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German Cheese Cake

This is a classic in Germany and North America has something similar. But our cheese cake is made with quark. What’s that you ask? Well, it’s a sour milk product and is used often in Germany. You can use it for baking but you can also mix it up with some herbs and put it on your dark bread, or eat it with baked potatoes.

If you liked to know more then check out the Wikipedia page about Quark or look at this chart and see how it is related to other milk products. That will give you some insight.

I had nieces and a nephew over and I figured with this type of “cake” would be easy enough for them to make. It went pretty well but I had no time to take extra pictures.

Now to the recipe, as I said, cheese cake German style is fairly popular and you will find it at many bakeries and even in the frozen food isle. This recipe comes from “Backen ist Liebe … Köstliche Torten”  (Baking is Love … Tasty Tortes) from Südwest publishers. You’ll find it on page 84.


– 200g unsalted butter
– 250g sugar
– 4 eggs
–  1 kg quark
– 2 packages Dr. Oetker vanilla pudding
– 1 tbsp. lemon zest
– 4 tbsp. lemon juice
– 30g pistachios (if you like)
– 75g raisins (if you like)

Cream butter and sugar together making sure it’s nice and smooth. Add each egg and mixing in between to be followed by adding the quark. Finally put in the vanilla pudding, lemon zest and lemon juice. If you like you can put in pistachios and raisins, since I am not a fan of either I left them out.

Take a spring form and cover the bottom with baking paper. The instruction say you should grease the sides with butter, I didn’t and it worked as well. Fill the form with the mixture and bake at 180°C for 60 min. Even though this “cake” is fairly “wet” you still can check if it’s done with a skewer or if you lightly shake the spring form. If the center is still wobbly it’s not done. My cheese cake “cake” took longer than 60 min, maybe 90 min but I do not recall exactly.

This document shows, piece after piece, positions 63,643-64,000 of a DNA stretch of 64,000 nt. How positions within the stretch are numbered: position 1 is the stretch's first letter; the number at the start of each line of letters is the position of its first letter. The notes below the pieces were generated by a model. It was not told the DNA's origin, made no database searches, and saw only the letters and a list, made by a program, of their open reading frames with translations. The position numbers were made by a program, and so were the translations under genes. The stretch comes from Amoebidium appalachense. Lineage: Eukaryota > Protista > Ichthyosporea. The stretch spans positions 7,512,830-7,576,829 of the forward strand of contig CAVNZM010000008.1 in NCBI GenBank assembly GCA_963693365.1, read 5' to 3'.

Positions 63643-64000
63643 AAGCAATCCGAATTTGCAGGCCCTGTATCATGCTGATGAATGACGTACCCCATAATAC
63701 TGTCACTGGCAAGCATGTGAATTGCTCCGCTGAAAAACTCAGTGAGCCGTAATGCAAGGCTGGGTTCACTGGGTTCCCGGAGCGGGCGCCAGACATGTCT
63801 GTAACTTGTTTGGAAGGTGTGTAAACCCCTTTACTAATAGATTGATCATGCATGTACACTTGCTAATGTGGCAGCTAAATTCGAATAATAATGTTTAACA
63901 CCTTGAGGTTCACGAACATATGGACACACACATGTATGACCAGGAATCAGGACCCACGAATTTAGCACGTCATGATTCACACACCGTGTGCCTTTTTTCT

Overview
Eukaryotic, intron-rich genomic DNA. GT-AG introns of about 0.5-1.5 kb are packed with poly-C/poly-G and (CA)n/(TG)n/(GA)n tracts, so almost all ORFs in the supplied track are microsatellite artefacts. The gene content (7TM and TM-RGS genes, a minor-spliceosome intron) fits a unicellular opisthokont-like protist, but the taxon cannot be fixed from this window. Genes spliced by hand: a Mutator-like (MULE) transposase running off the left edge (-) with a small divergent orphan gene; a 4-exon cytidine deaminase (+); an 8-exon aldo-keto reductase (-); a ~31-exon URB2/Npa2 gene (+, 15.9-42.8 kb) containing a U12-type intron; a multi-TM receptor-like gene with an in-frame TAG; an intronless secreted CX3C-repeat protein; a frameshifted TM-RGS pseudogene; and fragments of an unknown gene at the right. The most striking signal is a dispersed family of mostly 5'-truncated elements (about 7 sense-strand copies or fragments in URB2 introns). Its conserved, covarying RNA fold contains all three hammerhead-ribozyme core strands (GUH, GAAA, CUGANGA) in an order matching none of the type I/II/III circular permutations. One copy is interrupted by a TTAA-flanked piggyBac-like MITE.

Tip: Make sure the “cake” is cooled off before moving it. In it’s warm state it’s very delicate and breaks easily. Once it’s cooled off and even a bit refrigerated it will be easy to place on a platter and cut up.

Tip 2: If the top is getting dark but the “cake” is not done yet, place aluminum foil over it to protect from the heat.

Happy baking!


About andreamacleod

Take a KitchenAid Artisan machine, a young wife, time, creativity and mix it well. You end up with endless options of baking goodies from German torte to North American cupcakes. Follow me on my baking and cooking adventures and throw in your cent or two. There are no limits!

8 responses »

  1. Gwen Antwine (aka "Queenie"

    Andrea, what do you use in place of Quart here in America? In Oklahoma, I have tried to find plain joghurt that had not been processed so it would drip the whey out and leave the thick quark-like substance. it is difficult to find though. Thanks

    • You could make your own quark from buttermilk. I know there are many recipes out there.
      Otherwise I would just say use the cream cheese if you can’t find quark. Now I am not sure if you could just substitute it. I know it’s difficult to get quark, here, only one store carries it.

  2. I use Philadelphia, works well. Sometimes I add a litte bit of joghurt (about 150g).
    I know other people use a mix of cream cheese and cottage cheese, but I dont like the cottage cheese, doesnt make it creamy enough and I’m not patient enough to make sure that these little ‘balls’ become smooth..

  3. Oh Yum! Must try asap!

  4. Pingback: How to make Quark « Baking in Saskatoon

  5. Thank Andres…yesterday I prepared and it worked. I am not really good in baking but this recipe it is easy to follow and so tasty. Yélica from Chile (but living in The Netherland)


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